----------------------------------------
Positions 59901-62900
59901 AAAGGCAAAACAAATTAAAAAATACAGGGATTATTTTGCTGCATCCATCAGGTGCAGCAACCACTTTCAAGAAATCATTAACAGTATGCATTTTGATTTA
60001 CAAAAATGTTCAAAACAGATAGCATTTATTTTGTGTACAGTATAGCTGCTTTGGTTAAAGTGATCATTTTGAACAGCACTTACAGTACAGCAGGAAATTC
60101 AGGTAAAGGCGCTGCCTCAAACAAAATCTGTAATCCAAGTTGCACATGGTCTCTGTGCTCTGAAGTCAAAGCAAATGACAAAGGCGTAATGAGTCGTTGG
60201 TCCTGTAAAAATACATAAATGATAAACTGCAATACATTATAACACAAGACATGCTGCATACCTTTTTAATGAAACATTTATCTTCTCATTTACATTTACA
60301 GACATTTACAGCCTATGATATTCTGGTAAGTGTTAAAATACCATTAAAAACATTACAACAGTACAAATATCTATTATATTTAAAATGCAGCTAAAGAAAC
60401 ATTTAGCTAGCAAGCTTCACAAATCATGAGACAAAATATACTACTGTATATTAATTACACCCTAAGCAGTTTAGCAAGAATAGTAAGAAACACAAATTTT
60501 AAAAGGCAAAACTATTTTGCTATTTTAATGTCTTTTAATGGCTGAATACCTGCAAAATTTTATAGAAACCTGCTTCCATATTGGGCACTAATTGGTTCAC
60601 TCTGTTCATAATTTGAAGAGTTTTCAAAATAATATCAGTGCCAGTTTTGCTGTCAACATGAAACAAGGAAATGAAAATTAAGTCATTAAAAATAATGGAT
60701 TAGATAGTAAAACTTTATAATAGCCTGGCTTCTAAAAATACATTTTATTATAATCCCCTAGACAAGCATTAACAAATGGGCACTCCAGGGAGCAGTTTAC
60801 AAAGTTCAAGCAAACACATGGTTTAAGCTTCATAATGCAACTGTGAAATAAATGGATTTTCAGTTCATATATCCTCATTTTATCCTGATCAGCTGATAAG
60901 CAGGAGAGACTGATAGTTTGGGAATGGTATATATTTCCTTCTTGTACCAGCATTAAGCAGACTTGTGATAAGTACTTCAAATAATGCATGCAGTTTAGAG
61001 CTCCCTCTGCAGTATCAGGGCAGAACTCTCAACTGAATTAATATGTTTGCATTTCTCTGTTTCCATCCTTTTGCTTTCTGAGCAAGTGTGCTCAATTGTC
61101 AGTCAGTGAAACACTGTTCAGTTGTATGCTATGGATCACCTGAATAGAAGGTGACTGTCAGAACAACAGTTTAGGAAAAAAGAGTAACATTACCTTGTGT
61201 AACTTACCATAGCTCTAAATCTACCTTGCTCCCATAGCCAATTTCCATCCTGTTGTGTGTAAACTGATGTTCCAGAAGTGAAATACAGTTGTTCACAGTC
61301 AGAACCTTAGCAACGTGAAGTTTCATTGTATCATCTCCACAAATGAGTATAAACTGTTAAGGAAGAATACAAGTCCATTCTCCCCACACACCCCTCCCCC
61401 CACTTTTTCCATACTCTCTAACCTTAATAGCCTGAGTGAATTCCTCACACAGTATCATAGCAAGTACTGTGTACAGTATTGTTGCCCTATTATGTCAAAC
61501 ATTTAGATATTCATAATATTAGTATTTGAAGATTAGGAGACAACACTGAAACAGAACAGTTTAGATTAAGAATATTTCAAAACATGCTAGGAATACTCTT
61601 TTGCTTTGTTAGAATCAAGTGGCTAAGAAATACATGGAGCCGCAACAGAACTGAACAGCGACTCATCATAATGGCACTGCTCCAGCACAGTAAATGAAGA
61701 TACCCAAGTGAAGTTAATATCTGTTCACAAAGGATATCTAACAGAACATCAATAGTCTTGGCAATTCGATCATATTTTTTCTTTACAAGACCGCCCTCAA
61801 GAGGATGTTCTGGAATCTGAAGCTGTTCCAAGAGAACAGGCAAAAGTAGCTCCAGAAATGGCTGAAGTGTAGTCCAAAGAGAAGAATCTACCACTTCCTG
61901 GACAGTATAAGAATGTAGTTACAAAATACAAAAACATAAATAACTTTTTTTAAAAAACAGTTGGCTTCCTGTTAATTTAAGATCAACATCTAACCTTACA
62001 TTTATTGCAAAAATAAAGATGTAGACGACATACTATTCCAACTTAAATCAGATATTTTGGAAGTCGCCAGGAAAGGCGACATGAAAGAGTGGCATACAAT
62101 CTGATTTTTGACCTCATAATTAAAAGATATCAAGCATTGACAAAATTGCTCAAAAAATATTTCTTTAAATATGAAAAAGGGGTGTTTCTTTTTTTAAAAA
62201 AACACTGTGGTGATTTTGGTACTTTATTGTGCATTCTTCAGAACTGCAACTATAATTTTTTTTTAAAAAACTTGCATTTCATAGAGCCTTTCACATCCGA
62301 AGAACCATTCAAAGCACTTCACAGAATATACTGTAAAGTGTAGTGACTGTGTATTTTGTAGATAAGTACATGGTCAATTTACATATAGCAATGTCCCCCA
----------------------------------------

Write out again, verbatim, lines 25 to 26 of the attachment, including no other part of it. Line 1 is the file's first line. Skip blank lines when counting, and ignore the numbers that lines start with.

62201 AACACTGTGGTGATTTTGGTACTTTATTGTGCATTCTTCAGAACTGCAACTATAATTTTTTTTTAAAAAACTTGCATTTCATAGAGCCTTTCACATCCGA
62301 AGAACCATTCAAAGCACTTCACAGAATATACTGTAAAGTGTAGTGACTGTGTATTTTGTAGATAAGTACATGGTCAATTTACATATAGCAATGTCCCCCA